Coca-Cola (NYSE:KO) and PepsiCo (NYSE:PEP) own some of the most durable beverage brands in the world. Both Coke and Pepsi are household names around the globe and few soda drinkers do not have a preference between the two. However, Americans are growing wary of diet soft drinks, which are linked to a slew of health problems including cancer and heart disease. Public awareness of the health risks associated with diet soft drinks has sent volumes plunging. Coca-Cola and PepsiCo are left with only a few options to combat the problem.
Diet volumes plunging
For the most part, Coca-Cola and PepsiCo have been able to offset soft drink volume declines by raising prices even higher, allowing the two companies to grow soft-drink revenue even as U.S. case volume declines. But plunging diet soft drink consumption is dragging down volumes more than can be offset through price increases.
According to Nielsen, diet soft drink sales declined 7.3% from mid-February to mid-march, while regular soda volume increased 0.6%. Coca-Cola and PepsiCo's diet drinks fared slightly better than the overall category: the former's soft drink volume declined 5.8% while the latter's fell 6.9% over the month-long period. At the same time, Coca-Cola's regular soft-drink volume improved 2.3% and PepsiCo's increased 1.7%.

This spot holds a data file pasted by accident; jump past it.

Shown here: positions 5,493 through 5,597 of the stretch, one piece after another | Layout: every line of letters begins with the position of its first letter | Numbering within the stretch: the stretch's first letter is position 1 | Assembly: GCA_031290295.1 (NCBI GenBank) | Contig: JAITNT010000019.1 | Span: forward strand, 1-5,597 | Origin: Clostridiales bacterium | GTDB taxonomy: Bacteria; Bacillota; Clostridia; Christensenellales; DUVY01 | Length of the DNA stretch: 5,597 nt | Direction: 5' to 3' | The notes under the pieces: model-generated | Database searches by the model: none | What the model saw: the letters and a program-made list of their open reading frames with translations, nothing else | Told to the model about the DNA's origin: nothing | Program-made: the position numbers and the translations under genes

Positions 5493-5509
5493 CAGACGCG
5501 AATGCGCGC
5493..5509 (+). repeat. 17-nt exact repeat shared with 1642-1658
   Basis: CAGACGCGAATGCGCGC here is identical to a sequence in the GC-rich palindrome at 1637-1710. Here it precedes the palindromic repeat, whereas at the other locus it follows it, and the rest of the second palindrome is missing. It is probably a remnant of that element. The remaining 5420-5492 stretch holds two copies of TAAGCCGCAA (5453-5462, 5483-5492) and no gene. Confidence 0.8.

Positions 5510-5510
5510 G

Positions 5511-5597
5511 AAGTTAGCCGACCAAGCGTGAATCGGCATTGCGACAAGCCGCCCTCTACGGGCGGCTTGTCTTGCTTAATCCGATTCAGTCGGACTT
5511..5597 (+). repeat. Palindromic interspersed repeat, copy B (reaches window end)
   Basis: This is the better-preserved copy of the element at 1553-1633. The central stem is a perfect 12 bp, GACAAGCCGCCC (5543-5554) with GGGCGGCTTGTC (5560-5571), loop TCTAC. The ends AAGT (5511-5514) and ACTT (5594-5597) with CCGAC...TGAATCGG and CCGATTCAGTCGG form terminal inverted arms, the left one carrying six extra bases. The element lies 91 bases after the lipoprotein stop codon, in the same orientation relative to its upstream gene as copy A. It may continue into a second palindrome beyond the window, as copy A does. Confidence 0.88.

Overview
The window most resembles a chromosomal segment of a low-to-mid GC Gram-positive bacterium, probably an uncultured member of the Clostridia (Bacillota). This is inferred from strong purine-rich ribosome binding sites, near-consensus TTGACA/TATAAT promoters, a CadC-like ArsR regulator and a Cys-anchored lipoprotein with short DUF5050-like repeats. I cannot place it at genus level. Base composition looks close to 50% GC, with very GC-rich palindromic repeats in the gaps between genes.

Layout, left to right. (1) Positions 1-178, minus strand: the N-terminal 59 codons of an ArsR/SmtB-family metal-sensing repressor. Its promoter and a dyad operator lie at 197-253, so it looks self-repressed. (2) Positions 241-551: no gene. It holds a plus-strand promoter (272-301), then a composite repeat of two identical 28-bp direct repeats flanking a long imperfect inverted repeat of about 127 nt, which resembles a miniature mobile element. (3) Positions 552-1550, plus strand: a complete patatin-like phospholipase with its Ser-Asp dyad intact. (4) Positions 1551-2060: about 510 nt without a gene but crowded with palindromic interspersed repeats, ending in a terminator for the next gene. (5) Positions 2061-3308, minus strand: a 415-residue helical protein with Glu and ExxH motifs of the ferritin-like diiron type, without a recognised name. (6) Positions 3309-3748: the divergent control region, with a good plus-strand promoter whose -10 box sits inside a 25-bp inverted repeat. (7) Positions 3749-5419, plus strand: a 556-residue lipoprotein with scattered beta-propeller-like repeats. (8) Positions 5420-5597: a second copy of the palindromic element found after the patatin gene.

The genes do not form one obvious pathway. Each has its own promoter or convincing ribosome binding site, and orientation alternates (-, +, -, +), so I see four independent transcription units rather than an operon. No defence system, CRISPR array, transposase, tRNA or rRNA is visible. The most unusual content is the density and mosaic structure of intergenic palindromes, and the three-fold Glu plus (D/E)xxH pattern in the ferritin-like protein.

The diet category has so many problems that even Coca-Cola's newly launched Diet Coke Frost -- the much-heralded frozen soft drink served in 7-Eleven stores -- had to be pulled from shelves due to viscosity issues. According to Advertising Age, it was the one diet drink product that consumers had actually embraced. Nothing is going right for diet soft drinks.
What is going wrong?
Americans are growing concerned about the health risks associated with diet soft drinks. In a continuation of the steady drumbeat against diet soda, CNBC reports that a recent study found that women who consume a large amount of diet soda are more likely to develop heart disease and die. The results of the study come with an important caveat: diet drinks may not actually cause the increased risk of heart disease; they might just be a tool used by some women to make up for other unhealthy habits.
Despite its innocuous conclusions, the study provides yet another reason for consumers to stop drinking diet soda. Already, there is evidence linking the artificial sweeteners used in diet soda to diabetes, kidney problems, and preterm delivery. As more research is conducted on diet-soda consumption, the findings may become even worse, setting up the diet category for further declines.
What Coca-Cola and PepsiCo are doing to solve diet problem
With mid-single-digit declines in volume, price increases are not enough to keep diet-soda revenue from falling further. According to Nielsen, price cuts will not solve the problem either. Coca-Cola's sparkling beverage prices declined by 4.5% from mid-February through mid-March, but volume increased only 3.8%. As a result, overall sparkling revenue declined.